Category: toffee

Chocolate toffee sea salt matzoh treats.

Getting bored of eating unleavened bread? Are you certain that you’re going to wind up with leftover Matzoh? Lemme upgrade ya.

Chocolate toffee sea salt matzoh.

You most definitely read that correctly; this is chocolate toffee sea salt matzoh. It’s like matzoh candy. Matzoh bark. I know I’ve left you guys hanging without any posts since April 1st. I hope this makes up for it, ’cause it’s pretty awesome.

Chocolate toffee matzoh with sea salt.

Matzoh, for those of you who don’t know (where do you live, under a rock?!) is an unleavened bread usually-not but not always- made for and eaten at Passover.

There are numerous explanations behind the symbolism of matzo. One is historical: Passover is a commemoration of the exodus from Egypt. The biblical narrative relates that the Israelites left Egypt in such haste they could not wait for their bread dough to rise; the bread, when baked, was matzo. (Exodus 12:39). The other reason for eating matzo is symbolic: On the one hand, matzo symbolizes redemption and freedom, but it is also lechem oni, “poor man’s bread”. Thus it serves as a reminder to be humble, and to not forget what life was like in servitude. Also, leaven symbolizes corruption and pride as leaven “puffs up”. Eating the “bread of affliction” is both a lesson in humility and an act that enhances the appreciation of freedom.

Another explanation is that matzo has been used to replace the pesach, or the traditional Passover offering that was made before the destruction of the Temple. During the Seder the third time the matzo is eaten it is preceded with the Sephardic rite, “zekher l’korban pesach hane’ekhal al hasova”. This means “remembrance of the Passover offering, eaten while full”. This last piece of the matzo eaten is called afikoman and many explain it as a symbol of salvation in the future.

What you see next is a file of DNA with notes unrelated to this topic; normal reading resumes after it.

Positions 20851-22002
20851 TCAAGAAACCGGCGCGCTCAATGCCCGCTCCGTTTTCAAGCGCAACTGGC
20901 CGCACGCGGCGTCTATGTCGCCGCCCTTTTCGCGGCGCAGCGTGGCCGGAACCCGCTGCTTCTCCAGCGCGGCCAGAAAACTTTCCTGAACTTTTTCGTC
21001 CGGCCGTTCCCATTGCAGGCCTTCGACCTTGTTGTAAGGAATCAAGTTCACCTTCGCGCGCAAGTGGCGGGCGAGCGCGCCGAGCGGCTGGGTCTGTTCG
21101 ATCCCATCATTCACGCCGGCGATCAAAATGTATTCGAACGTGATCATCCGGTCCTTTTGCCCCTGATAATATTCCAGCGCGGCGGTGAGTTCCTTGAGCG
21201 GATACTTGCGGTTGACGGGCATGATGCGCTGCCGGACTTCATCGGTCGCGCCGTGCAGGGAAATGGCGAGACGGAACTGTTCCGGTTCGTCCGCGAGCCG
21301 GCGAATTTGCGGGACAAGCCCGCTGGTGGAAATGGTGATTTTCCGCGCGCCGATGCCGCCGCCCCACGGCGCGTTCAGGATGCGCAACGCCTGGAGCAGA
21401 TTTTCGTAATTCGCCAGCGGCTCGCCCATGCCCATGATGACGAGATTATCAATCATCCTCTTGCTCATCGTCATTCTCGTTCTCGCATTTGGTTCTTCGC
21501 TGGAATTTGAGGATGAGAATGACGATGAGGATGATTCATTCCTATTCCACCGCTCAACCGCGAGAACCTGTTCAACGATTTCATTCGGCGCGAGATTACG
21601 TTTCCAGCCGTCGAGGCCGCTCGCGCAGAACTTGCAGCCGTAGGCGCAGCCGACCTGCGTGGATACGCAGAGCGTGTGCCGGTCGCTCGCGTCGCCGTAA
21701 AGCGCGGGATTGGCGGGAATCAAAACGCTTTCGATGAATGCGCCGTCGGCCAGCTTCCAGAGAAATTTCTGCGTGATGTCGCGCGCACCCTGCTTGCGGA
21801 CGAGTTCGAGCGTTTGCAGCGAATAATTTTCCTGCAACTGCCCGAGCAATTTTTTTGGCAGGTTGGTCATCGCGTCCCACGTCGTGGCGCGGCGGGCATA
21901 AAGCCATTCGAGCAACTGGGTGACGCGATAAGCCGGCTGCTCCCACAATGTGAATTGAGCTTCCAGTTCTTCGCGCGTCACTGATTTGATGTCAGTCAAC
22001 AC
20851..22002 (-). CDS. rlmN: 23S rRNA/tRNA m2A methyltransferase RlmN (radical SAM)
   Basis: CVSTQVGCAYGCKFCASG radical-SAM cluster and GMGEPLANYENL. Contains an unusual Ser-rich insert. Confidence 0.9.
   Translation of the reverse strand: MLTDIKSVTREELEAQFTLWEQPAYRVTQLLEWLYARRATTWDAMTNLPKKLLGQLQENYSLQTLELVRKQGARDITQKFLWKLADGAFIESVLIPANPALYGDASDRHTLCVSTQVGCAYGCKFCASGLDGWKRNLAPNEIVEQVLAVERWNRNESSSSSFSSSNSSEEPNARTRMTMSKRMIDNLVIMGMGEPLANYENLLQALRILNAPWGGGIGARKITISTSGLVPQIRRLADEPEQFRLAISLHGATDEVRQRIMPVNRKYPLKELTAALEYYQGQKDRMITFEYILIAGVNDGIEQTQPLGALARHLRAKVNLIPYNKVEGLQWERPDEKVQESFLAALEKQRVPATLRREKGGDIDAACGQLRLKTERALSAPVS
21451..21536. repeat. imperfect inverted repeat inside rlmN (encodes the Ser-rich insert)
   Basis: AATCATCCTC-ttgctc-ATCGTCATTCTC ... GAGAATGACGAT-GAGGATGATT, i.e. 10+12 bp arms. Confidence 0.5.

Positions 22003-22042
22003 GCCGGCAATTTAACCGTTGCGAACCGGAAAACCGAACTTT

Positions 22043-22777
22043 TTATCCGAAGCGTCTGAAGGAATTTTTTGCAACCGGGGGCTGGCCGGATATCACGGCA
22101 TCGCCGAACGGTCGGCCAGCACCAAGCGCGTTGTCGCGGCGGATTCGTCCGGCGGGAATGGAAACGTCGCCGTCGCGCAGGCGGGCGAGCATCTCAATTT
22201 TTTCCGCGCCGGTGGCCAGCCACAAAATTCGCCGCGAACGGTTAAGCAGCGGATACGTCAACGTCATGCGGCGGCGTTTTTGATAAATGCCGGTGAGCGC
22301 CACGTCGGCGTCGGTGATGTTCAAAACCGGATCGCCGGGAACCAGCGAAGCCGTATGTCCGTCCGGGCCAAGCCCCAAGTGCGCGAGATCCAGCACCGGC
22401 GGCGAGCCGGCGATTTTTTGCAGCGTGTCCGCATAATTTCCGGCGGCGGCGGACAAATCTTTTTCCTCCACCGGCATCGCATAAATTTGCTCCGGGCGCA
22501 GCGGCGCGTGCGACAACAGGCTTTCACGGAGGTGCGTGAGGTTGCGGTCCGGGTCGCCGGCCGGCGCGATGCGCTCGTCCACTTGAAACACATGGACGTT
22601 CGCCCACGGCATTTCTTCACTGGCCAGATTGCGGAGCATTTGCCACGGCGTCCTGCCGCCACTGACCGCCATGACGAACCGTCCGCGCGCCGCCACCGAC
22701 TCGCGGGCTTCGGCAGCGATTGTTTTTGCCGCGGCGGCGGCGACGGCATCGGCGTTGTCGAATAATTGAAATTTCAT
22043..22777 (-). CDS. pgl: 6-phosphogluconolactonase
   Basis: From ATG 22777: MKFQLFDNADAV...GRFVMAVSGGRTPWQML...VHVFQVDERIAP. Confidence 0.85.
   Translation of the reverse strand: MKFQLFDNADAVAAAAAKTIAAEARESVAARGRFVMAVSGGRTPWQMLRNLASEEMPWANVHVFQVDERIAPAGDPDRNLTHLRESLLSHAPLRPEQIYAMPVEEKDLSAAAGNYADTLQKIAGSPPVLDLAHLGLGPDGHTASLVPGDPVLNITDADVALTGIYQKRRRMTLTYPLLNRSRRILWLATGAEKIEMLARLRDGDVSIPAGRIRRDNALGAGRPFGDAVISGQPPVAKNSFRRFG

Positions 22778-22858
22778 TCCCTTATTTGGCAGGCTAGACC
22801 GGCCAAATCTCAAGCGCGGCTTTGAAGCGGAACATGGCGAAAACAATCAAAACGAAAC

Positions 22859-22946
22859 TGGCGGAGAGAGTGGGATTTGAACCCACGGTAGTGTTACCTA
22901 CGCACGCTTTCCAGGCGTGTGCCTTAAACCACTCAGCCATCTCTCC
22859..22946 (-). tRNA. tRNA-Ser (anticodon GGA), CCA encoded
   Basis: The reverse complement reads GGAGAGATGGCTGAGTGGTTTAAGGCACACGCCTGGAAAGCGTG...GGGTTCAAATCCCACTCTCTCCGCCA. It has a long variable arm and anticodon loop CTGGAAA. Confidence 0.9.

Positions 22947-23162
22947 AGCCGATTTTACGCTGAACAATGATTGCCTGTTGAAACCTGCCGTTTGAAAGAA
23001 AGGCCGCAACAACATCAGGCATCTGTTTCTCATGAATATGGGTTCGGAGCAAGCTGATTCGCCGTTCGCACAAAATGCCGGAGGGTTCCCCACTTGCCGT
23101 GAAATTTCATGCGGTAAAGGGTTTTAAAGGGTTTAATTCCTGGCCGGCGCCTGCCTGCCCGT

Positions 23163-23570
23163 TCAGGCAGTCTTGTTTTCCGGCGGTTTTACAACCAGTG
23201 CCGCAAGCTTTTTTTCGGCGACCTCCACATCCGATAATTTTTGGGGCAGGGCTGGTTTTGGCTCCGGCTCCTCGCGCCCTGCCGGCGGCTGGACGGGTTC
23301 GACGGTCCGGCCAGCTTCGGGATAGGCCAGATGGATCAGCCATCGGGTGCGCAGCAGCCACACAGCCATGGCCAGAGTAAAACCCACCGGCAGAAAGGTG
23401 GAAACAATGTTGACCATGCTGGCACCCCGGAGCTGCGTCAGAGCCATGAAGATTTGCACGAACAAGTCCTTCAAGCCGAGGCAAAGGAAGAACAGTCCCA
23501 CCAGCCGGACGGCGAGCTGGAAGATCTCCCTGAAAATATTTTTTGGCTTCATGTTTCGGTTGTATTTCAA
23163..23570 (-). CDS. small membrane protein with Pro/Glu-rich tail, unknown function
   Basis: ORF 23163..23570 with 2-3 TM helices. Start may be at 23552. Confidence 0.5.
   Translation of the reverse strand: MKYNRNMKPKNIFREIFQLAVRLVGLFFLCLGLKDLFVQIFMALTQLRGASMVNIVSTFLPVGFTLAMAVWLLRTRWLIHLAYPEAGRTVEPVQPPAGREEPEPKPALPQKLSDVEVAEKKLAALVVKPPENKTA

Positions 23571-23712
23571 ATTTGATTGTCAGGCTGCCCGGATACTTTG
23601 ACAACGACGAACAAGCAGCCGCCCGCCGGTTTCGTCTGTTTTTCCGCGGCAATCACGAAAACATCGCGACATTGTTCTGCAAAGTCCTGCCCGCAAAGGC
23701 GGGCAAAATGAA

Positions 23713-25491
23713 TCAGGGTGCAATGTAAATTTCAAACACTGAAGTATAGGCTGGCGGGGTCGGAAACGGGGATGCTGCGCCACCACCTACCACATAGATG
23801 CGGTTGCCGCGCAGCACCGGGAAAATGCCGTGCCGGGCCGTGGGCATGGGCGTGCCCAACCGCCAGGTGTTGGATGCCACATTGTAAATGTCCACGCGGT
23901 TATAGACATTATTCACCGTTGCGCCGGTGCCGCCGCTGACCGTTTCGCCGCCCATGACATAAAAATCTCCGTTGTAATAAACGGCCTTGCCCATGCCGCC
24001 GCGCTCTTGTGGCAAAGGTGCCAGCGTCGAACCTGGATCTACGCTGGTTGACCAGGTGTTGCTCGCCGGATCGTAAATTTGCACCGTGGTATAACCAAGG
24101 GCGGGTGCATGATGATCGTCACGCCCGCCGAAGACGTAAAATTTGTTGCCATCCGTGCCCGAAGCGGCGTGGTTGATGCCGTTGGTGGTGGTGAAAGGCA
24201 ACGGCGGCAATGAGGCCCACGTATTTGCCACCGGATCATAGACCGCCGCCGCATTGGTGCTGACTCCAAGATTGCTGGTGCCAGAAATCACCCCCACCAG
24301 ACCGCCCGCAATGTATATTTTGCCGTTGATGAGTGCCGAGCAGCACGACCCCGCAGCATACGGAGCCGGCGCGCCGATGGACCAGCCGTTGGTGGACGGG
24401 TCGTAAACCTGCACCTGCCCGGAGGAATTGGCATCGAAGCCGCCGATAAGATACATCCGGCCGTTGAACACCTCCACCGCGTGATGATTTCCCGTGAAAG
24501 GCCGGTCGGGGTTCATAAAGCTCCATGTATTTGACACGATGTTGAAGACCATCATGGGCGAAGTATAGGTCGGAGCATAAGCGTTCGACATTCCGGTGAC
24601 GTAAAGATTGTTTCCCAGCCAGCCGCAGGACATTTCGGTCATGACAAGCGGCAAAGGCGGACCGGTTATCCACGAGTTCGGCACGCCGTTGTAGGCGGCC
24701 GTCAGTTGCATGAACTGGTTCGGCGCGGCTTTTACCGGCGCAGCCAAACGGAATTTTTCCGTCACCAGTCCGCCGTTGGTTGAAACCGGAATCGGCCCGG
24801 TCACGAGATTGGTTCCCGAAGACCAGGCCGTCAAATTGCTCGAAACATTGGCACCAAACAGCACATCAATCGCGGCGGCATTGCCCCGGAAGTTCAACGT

The Passover Seder meal is full of symbols of salvation, including the opening of the door for Elijah and the closing line, “Next year in Jerusalem,” but the use of matzo is the oldest symbol of salvation in the Seder.

Passover this year started on April 22 and is ending on May 1. There’s still a few days to enjoy this during the holiday, but you can even enjoy it long after. Who says you can’t have chocolate covered matzoh after Passover ends? No one. And if someone says that, don’t talk to them anymore. You don’t need that negativity.

Chocolate toffee matzoh with sea salt.

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Happy Thanksgiving… here are some Cream Soda Toffee cupcakes with brown butter frosting, just like the pilgrims made.

I mentioned last year that Thanksgiving is a holiday that sorta glorifies the struggle of the Pilgrims and the slaughter of the Indians they used and abused, but again, despite that… you gotta kinda love Thanksgiving. The parade, the endless food, the shopping, etc. Who cares about having a social conscience when it comes to Black Friday sales, am I right? No? Okay then. At least this year on Thanksgiving when the turkey gets pardoned by the President, everyone will know which one is really the turkey and which one is the President. The past 8 years it was sorta hard to tell.

Like I said in the title, this post contains the recipe for those cupcakes right above this; cream soda toffee cupcakes with brown butter frosting to be exact. It also contains a video of Adam Sandler’s Thanksgiving song (below), but I know you wanna see the cupcakes more than that. I topped them with some vintage plastic turkey toppers. The cupcakes, not the video.